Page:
UPDATED 13:28 EDT / JULY 19 2019


Nurturing innovation: How AWS’ Educate program aims to close the cloud skills gap

There are at least 50,000 professional skills in the world, according to recent data provided by LinkedIn, and the number one hard skill that companies need most in 2019 is cloud computing.

That single fact should send students rushing to fill classes in the field, yet there are currently 700,000 unfilled information technology jobs in the U.S. and 87% of IT executives say they can’t find skilled technology professionals. That’s a huge problem, and companies such as Amazon Web Services Inc. have developed an ambitious agenda to close the cloud skills gap.

AWS Educate is the firm’s global initiative to provide resources for educators and students and build skills in cloud technology. The scope of the AWS program is wide, covering education opportunities through partnerships not just with high schools and community colleges, but with the U.S. Congress and even the Marine Corps.

AWS executives make it clear they are in this for the long game, knowing that as cloud technology continues to mature and grow, its impact on commerce and society will be significant.

“It’s not always about IT,” said Andrew Ko (pictured), managing director of global education for the worldwide public sector at AWS. “How are people moving along quickly in their cloud journey and really enabling their stakeholders like researchers and medical centers, as well as students, to adopt and learn technology but also embrace it in new and innovative ways?”

Ko spoke with Jeff Frick, host of theCUBE, SiliconANGLE Media’s mobile livestreaming studio, during the AWS Imagine event in Seattle. They discussed the company’s initiatives with community colleges, tech skills training for the Marine Corps, support for education programs in medical research, extending AWS Educate globally and the importance of reaching out to a new generation of learners (see the full interview with transcript here).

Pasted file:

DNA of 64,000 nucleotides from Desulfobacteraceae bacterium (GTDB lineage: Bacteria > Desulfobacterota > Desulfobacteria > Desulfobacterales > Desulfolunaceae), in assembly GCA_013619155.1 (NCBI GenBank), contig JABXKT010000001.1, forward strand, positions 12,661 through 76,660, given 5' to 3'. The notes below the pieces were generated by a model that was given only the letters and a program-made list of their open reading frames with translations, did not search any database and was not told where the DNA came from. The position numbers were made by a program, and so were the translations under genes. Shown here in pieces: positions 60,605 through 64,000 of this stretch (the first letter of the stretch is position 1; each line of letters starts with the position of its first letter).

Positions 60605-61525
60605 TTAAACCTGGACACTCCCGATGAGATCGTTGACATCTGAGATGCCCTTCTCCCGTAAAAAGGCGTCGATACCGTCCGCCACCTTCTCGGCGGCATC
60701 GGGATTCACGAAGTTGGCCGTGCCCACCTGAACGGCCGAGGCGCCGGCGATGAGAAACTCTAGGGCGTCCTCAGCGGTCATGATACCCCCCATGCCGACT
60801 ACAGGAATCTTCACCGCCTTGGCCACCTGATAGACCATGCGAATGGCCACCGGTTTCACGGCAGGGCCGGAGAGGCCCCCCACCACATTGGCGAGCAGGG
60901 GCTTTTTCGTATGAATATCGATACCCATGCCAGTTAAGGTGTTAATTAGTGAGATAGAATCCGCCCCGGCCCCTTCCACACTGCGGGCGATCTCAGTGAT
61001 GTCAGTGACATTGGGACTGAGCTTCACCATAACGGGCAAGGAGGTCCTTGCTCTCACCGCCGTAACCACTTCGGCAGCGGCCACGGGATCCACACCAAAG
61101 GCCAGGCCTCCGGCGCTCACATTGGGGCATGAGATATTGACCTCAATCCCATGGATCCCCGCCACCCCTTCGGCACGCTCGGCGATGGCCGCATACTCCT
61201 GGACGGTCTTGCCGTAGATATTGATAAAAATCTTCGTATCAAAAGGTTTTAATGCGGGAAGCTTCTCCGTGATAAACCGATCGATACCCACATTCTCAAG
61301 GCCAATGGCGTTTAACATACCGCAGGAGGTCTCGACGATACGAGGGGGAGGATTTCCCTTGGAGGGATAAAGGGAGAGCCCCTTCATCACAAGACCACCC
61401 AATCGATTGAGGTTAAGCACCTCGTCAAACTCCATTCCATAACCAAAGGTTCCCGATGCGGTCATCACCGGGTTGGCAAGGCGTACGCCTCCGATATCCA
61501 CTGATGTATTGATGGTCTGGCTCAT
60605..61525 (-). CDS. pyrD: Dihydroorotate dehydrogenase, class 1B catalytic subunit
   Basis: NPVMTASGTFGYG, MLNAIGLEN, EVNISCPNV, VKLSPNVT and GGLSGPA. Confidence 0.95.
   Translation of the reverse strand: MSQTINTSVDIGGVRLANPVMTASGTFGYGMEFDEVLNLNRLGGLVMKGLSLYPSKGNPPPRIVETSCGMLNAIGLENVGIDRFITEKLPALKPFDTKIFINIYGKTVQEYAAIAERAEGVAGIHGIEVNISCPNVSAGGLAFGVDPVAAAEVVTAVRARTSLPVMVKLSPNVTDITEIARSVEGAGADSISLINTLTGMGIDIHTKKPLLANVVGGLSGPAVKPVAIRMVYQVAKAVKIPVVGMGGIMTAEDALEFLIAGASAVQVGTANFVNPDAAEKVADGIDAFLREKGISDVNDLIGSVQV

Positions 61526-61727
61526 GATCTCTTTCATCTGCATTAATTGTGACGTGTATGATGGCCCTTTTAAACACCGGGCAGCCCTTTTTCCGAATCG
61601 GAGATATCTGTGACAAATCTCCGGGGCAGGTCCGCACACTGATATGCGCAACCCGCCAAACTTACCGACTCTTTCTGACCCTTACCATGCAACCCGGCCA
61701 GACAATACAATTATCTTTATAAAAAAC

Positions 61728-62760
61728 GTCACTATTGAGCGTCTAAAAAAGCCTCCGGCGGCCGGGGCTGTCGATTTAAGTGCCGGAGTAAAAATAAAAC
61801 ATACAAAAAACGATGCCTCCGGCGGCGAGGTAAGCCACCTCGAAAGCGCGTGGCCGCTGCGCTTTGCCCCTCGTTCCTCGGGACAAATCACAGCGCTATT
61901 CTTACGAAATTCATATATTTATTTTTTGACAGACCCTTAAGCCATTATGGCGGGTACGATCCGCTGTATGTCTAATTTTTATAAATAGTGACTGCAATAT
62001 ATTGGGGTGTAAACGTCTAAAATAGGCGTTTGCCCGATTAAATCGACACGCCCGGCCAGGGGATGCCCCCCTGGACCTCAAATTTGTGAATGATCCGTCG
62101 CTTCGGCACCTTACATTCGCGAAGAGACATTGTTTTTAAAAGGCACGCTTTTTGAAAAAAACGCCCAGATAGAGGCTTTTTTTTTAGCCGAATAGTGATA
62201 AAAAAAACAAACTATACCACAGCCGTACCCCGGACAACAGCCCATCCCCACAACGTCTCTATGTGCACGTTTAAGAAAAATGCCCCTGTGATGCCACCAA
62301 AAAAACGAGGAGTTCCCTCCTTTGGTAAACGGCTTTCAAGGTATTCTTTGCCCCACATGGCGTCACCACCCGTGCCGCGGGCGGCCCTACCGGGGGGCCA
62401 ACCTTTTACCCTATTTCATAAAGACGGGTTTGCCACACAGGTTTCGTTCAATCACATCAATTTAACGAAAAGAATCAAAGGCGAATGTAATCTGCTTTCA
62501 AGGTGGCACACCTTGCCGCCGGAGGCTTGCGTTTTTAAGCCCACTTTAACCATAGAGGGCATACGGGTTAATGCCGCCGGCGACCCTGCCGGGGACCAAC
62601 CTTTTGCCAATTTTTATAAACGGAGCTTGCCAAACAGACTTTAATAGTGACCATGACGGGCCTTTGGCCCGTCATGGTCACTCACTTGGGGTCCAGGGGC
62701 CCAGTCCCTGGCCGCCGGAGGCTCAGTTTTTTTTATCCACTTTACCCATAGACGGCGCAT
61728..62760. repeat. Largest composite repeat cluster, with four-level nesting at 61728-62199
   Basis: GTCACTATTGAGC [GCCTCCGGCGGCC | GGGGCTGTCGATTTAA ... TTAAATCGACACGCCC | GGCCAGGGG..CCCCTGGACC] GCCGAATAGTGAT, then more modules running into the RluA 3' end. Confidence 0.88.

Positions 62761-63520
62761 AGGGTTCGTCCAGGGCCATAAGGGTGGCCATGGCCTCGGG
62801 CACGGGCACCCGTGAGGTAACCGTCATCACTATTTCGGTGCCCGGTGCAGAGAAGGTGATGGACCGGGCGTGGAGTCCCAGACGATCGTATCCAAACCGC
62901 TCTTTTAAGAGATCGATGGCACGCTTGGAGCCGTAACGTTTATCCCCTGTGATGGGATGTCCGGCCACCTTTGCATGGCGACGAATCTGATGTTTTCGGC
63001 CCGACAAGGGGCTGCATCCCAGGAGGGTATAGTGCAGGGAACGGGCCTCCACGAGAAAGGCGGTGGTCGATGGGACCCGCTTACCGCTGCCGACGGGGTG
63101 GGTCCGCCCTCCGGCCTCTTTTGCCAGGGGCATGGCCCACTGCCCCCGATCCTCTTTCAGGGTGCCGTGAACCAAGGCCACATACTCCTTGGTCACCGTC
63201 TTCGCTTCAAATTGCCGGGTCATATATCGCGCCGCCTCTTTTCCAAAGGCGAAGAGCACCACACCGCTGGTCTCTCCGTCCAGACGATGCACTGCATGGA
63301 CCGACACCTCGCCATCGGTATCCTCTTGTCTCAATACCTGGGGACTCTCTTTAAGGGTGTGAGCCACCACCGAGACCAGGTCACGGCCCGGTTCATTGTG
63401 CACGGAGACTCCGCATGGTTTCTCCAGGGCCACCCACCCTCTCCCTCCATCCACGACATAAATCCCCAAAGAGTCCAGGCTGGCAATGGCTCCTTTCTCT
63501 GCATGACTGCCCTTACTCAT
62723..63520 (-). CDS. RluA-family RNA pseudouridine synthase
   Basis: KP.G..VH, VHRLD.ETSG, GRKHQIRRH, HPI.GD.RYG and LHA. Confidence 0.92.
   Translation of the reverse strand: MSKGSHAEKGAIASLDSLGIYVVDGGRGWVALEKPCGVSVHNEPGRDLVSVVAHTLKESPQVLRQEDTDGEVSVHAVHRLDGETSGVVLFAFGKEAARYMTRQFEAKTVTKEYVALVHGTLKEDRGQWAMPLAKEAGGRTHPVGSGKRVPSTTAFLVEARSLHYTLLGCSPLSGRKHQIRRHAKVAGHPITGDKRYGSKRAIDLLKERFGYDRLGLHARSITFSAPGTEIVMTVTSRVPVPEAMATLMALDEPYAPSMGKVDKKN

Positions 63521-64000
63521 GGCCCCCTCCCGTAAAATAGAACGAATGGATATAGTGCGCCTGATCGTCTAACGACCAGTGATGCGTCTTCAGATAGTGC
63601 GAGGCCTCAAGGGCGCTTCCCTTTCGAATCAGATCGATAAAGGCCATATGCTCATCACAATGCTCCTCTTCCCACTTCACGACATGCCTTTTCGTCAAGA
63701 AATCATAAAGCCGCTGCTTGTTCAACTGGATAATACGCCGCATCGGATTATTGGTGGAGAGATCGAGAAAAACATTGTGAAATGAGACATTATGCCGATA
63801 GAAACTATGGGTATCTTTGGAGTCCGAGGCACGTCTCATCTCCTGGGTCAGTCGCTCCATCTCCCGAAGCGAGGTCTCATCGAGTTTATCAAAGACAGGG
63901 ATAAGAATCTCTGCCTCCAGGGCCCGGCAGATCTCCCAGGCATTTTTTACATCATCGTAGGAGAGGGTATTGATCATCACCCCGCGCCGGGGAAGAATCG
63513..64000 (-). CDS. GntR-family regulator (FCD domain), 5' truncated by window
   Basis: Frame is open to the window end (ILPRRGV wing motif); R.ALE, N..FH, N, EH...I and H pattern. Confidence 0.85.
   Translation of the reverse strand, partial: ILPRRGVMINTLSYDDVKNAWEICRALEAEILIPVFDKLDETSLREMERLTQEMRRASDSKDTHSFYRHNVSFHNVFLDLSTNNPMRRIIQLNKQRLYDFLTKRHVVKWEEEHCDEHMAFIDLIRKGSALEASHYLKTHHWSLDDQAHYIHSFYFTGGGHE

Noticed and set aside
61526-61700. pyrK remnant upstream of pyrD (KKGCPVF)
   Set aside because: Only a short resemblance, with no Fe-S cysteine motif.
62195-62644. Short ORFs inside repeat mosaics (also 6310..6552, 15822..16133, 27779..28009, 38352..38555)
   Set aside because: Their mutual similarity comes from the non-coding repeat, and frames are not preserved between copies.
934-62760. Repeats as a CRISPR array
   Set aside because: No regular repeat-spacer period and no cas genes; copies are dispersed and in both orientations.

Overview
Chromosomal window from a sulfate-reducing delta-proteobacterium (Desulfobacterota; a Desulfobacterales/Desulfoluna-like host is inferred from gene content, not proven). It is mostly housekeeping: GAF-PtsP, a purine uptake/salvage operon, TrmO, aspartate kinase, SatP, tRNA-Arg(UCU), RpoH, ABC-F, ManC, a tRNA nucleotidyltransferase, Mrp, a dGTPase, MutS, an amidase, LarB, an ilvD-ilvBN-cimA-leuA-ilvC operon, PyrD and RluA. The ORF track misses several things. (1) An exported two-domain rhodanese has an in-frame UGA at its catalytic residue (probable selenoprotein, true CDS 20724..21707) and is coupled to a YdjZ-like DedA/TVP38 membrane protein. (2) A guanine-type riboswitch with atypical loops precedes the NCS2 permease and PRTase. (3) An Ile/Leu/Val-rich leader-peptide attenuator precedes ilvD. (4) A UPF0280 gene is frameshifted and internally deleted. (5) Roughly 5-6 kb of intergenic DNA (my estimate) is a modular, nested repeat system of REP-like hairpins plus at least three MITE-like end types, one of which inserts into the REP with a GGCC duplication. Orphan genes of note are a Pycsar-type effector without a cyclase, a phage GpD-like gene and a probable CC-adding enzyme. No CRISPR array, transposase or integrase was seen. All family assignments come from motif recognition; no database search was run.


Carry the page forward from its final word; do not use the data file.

This week, theCUBE features Andrew Ko as its Guest of the Week.

Real-world assignments

Ko’s question captures the essence of the AWS approach: Let’s not just train people to use the cloud, but encourage them to develop a skill base that will extend tech innovation into other areas.

Approximately one year ago, AWS announced that it would collaborate with 19 Los Angeles-area community colleges and high schools to launch a cloud-computing certificate program. The curriculum includes real-world, project-based assignments that are expected to foster tech learning well beyond the classroom.

“They have over 2.1 million students in any given year, and now with the technology they can start to look at patterns of success for students,” Ko said. “They’re really starting to make education more interactive versus the way it was over a hundred years ago.”

Earlier this month, AWS added a new twist to its partnership opportunities with higher education. In collaboration with Northern Virginia Community College and the U.S. Marine Corps, AWS announced the development of a new course of study specifically geared to train Marines.

The curriculum includes a focus on cloud computing, as well as data analytics, artificial intelligence, and machine learning. The new courses will also help Marines earn a degree in Information Systems Technology.

“They created a special opportunity for the Marine Corps so they can come out and learn data intelligence,” Ko said. “When they come out, they’ll have applied skills in addition to the skills they’ve learned being in the Marine Corps.”

Blending medicine and engineering

As more people become trained in cloud computing, the expectation is that these skills will translate into other academic areas, such as research. The David Geffen School of Medicine and Samueli School of Engineering at UCLA have teamed up with AWS to work with faculty on the emerging field of computational genomics.